Asking this question shows that you care about success, too. How could they not hire you with a dragon-slayer attitude like that?

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                    How it helps you:

                    Interviewers hire people who are great people to work with, but the definition of “great people” differs from person to person.

                    Does this company hire and promote people with a specific attitude, approach, worth ethic or communication style? Are the most successful people in this role strong extroverts who love to talk and socialize when you are studious and reserved? Does the company reward those who work insane hours when you’re happiest in a more relaxed environment?

                    If so, then this may not be the right match for you.

                    Whatever the answer is, you can decide whether you have what it takes for the manager to be happy with your performance in this role. And if the interviewer has no idea what success looks like for this position, this is a sign to proceed with extreme caution.

                    3. From the research I did on your company, I noticed the culture really supports XYZ. Can you tell me more about that element of the culture and how it impacts this job role?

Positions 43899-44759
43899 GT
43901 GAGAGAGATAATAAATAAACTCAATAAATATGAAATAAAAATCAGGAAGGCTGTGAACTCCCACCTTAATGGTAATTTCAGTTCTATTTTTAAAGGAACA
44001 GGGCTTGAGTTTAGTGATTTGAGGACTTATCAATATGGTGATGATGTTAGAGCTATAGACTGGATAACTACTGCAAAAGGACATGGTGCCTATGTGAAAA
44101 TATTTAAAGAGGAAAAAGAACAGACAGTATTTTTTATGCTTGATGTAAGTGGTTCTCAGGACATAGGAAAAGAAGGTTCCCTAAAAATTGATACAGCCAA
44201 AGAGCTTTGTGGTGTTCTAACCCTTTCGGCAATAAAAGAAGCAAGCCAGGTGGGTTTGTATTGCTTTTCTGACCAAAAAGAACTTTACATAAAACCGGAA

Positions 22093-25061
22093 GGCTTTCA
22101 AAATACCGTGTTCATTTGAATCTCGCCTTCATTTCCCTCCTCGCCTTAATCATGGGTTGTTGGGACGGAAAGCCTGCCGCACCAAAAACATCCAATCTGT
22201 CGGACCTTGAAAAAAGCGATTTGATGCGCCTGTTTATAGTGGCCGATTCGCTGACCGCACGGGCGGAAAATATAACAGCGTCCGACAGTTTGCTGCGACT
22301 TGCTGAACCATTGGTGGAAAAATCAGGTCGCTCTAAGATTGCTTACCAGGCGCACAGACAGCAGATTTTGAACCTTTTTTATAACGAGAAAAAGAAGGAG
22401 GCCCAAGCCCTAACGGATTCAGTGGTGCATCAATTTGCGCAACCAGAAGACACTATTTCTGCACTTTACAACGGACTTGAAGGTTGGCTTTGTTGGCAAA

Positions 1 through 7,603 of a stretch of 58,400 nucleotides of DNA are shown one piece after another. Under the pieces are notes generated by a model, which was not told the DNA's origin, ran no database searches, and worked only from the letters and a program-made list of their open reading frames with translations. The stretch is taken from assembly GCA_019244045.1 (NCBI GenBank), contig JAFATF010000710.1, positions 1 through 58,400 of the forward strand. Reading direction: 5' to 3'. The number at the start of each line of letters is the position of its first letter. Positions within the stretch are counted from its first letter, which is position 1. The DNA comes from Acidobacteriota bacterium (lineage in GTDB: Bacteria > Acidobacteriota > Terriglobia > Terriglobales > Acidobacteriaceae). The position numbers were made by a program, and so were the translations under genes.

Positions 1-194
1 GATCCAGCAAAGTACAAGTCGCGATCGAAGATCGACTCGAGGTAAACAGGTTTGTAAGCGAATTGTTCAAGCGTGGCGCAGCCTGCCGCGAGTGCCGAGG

Of course, you could just ask “what is the culture like here? ” but then you would miss a great opportunity to show that you’ve done your research!

                    Interviewers give BIG bonus point to those who read up and pay attention, and you’ve just pointed out that (a) you’re diligent in your research (b) you care about the company culture and (c) you’re committed to finding a great cultural fit.

                    How it helps you:

                    This question is so useful because it lets you pick an element of the culture that you really care about and that will have the most impact on whether you are happy with the organization.

                    For example, if training and development is important to you, then you need to know what’s on offer so you don’t end up in a dead-end job with no learning opportunities.

                    Companies often talk a good talk, and their press releases may be full of shiny CSR initiatives and all the headline-grabbing diversity programs they’re putting in place. This is your opportunity to look under the hood and see if the company lives its values on the ground.